Dan Rather, CBS Agree to Cut Ties

Dan Rather, the hard-charging anchorman who dominated CBS News for more than two decades but whose final months were clouded by a discredited story on the president's military service, is leaving CBS after 44 years, the network announced Tuesday.

The 74-year-old Rather has complained of being virtually forgotten at CBS Corp. since his exit as anchor last year, six months after the story on President Bush's military service aired. He has said he is considering an offer to do a weekly show at the HDNet high-definition network.

"There will always be a part of Dan Rather at CBS News," said Sean McManus, CBS News president. "He is truly a `reporter's reporter,' and he has helped to train several generations of broadcast journalists. His legacy cannot be replicated."

Rather said that his departure before the end of his contract represented CBS' acknowledgment, "after a protracted struggle, that they had not lived up to their obligation to allow me to do substantive work there."

"It isn't in me to sit around doing nothing," he said. "So I will do the work I love elsewhere, and I look forward to sharing details about that soon."

McManus, in an interview, would not discuss details of what CBS had offered Rather. He said it had become clear that CBS and Rather would not be able to agree on a role that satisfied both parties.

"It was obviously very difficult because I have enormous respect for what Dan has brought to CBS News and what he meant to CBS News, but I had to make the tough decision of what direction in which to go, and this is what I chose," he said.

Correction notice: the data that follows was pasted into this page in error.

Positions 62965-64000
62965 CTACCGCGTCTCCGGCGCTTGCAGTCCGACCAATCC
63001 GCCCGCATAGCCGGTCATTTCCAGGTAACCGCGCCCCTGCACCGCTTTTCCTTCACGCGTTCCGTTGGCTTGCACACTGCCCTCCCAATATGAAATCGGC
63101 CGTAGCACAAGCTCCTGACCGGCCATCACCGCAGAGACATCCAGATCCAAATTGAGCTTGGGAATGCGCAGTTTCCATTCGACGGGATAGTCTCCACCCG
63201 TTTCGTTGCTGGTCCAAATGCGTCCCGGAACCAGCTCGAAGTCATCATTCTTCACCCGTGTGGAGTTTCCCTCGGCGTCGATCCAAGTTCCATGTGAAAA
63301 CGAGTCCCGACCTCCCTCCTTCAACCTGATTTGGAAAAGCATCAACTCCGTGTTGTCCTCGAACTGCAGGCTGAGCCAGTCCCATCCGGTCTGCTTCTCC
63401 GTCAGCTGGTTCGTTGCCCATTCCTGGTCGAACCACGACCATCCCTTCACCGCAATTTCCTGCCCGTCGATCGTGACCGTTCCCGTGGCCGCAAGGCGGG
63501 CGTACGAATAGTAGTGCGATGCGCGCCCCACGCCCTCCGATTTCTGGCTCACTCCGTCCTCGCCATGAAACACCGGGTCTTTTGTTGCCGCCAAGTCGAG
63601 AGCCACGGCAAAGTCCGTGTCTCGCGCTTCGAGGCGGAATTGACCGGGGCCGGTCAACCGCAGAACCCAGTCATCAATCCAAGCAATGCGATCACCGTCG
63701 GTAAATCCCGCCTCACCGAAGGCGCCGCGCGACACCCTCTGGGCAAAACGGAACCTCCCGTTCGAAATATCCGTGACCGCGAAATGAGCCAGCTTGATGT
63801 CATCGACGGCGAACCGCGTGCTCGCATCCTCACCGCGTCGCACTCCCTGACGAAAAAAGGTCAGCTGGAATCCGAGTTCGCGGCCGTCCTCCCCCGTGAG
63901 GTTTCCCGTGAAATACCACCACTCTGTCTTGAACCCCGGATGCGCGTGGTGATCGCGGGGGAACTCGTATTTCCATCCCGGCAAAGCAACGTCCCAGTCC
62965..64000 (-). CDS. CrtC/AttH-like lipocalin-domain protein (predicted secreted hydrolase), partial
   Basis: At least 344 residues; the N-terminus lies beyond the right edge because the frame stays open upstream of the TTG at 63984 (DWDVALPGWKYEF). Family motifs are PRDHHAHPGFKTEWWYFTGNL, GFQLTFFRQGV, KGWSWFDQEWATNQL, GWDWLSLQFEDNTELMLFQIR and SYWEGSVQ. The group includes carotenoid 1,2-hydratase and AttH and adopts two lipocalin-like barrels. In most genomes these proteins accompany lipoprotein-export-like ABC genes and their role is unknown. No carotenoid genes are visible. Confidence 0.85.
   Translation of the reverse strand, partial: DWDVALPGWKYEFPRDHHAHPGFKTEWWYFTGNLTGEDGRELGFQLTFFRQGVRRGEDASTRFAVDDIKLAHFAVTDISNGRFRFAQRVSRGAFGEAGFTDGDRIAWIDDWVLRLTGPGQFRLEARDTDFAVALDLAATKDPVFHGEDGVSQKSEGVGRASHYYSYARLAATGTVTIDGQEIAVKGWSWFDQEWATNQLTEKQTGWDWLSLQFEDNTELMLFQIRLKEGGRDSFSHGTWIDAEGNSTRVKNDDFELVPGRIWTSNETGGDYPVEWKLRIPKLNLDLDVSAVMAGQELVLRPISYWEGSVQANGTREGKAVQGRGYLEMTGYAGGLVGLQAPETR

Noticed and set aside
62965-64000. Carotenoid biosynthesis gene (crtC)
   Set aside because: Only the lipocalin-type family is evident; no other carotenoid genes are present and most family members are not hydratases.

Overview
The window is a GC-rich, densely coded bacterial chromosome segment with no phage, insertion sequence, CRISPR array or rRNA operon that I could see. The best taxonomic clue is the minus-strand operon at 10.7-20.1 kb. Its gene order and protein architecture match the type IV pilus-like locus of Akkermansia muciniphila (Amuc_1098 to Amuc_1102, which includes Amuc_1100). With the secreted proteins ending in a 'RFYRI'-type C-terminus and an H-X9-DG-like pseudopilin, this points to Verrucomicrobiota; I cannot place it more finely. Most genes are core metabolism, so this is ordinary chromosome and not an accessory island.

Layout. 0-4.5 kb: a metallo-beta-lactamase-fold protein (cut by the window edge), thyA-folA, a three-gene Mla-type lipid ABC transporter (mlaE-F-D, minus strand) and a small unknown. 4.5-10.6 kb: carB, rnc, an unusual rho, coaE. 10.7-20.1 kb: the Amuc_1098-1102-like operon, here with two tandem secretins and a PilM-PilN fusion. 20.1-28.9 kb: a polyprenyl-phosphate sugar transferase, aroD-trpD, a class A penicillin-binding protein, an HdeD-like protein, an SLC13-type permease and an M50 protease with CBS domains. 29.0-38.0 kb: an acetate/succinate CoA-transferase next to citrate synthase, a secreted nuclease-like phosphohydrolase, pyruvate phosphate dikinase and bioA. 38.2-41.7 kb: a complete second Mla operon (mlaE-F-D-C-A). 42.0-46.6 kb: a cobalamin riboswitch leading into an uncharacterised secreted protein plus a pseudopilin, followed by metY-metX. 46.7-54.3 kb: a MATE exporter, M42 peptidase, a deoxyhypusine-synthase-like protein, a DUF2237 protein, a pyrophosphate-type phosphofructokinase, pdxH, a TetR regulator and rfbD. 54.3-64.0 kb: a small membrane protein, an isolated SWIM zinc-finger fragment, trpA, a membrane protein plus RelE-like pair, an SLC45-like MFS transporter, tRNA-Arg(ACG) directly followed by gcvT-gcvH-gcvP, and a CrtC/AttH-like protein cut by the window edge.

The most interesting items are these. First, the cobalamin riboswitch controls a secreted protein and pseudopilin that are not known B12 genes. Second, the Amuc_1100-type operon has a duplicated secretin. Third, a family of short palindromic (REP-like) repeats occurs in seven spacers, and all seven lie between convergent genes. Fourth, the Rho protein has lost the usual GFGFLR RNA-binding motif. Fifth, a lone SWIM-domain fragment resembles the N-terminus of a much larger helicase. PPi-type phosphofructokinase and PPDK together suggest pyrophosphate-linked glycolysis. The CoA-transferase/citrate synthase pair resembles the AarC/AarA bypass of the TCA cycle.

Rather, whose final CBS News report aired on "CBS Sunday Morning" last weekend, will be the subject of a prime-time special on his career next fall, CBS said.

The network also said it had made a contribution to Rather's alma mater, Sam Houston State University.

The Texan has worked at CBS News since 1962, covering stories ranging from the Kennedy assassination to the 2001 terrorist attacks. He was the "CBS Evening News" anchor who replaced Walter Cronkite in 1981 until signing off with the admonition "courage" on March 9, 2005.

Rather apparently hadn't even seen the report questioning Bush's Vietnam-era National Guard service before introducing it on the air in September 2004. When CBS News couldn't substantiate the story following questions about its sources, Rather became a symbol of the incident even as he escaped official blame.

Since then, Rather's on-air appearances have been infrequent. He contributed eight stories to "60 Minutes" this season, about half the airtime of most full-time correspondents there. His most recent "60 Minutes" story, a profile of Whole Foods Market, aired June 4.

In interviews last week, Rather made clear the professional divorce was imminent. Rather said CBS had offered him an office but no real assignments.

For more than two decades, Rather dominated broadcast news along with NBC's Tom Brokaw and the late Peter Jennings of ABC. They were the faces seen every evening and whenever big news broke.

Rather always considered himself a reporter first, and the habit of news anchors to travel to the scenes of big stories is largely his legacy. His interview with Saddam Hussein in 2003 was the last given by the Iraqi leader before he was toppled.

With his intense on-air demeanor, Rather also had his detractors, and his broadcast was a distant third in the evening news ratings at the time he stepped down. CBS News' ratings have rebounded under short-term successor Bob Schieffer; Katie Couric will take over the broadcast in September.